Seth Shostak, principal astronomer for the Seti Institute in Mountain View, California, is trying the door of an outbuilding at the Allen Telescope Array (ATA). Like all the others, it is locked.

"There's always been at least one or two people around who can let you in."

The group of 42 antennas is, as the flyer posted nearby advises, "in the process of being returned to operations". Last April, there wasn't enough money in the Seti coffers to pay the staff, and the facility shut down.

A funding drive raised money from Seti enthusiasts including former astronaut Bill Anders, sci-fi author Larry Niven, and even Hollywood actress Jodie Foster. But it's only enough to keep going for a few months.

"Since 1993, Seti has had to run on private donations from people who think this is an interesting thing to do," Seth tells me.

"I remain confident that we'll find the money to make this a permanent operation. After all, you're not going to find ET unless you have the telescope operational."

Blind valley

But even if the telescope is operational, will the effort find ET? Ask Seth or his colleagues, and you'll get the same answer: it's a long shot. It may take years, or decades, or centuries to pick up a signal.

We humans have only been on the radio for about a century, and listening for cosmic signals for half of that. That is an infinitesimal slice of time in the 13 billion years that our Universe has been around.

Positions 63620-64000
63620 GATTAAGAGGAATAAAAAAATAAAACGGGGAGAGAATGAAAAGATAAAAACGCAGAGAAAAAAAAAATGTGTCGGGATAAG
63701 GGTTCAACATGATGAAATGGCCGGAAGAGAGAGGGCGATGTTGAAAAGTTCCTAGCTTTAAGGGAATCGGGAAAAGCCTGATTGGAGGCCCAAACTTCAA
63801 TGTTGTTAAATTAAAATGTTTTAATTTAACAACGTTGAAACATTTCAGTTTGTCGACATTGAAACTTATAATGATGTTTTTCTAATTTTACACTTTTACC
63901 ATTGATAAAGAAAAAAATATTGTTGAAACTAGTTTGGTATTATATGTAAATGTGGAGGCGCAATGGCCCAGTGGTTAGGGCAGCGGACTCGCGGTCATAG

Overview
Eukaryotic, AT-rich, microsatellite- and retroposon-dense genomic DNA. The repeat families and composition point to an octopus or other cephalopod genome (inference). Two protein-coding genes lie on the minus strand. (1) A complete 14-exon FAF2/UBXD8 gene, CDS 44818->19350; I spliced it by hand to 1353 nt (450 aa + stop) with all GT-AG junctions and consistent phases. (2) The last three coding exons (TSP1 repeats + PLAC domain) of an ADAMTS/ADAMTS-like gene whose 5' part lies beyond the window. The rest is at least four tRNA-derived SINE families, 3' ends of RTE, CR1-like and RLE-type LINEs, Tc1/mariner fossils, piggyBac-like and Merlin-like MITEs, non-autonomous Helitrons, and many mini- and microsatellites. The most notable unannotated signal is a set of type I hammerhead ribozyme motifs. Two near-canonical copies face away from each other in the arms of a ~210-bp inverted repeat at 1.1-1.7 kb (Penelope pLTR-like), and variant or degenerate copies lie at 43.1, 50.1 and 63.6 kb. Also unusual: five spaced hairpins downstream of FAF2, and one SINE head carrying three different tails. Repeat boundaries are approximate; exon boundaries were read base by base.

Yet, we are probably closer, at least philosophically, than we have ever been to answering the timeless question of whether we are alone.

Fifty years ago, all we had was the Drake equation - a string of factors that, multiplied together, yielded a guess of how many ETs might be out there, phoning our home.

Many of those factors were a matter of complete guesswork in the early 1960s: the rate of star formation in the galaxy, how many stars may host planets, how many of those planets could potentially support life.

Today, some of those factors are being solidly quantified thanks to results from the Kepler space telescope, which is discovering far-flung planets - some potentially hospitable to life - at an astonishing rate.

And where once there were single radio dishes listening in on single frequencies - single radio stations - improvements in the electronics behind the scenes make it possible to sift through literally millions of stations automatically.

more after the jump
http://www.bbc.co.uk/news/science-environment-16265519

Crystal
User IP Logged

https://www.youtube.com/watch?v=0VkrUG3OrPc
Pages: 1 ... 393 394 395 396 397  ...  1070 Notify Send Topic Print
« Previous Topic | Next Topic »

Become a member of the UFO Casebook Forum today and join our more than 19,000 members.

Visit the UFO Casebook Web Site

Donate $6.99 for 50,000 Ad-Free Pageviews!

| |

This forum powered for FREE by Conforums ©
Sign up for your own Free Message Board today!
Terms of Service | Privacy Policy | Conforums Support | Parental Controls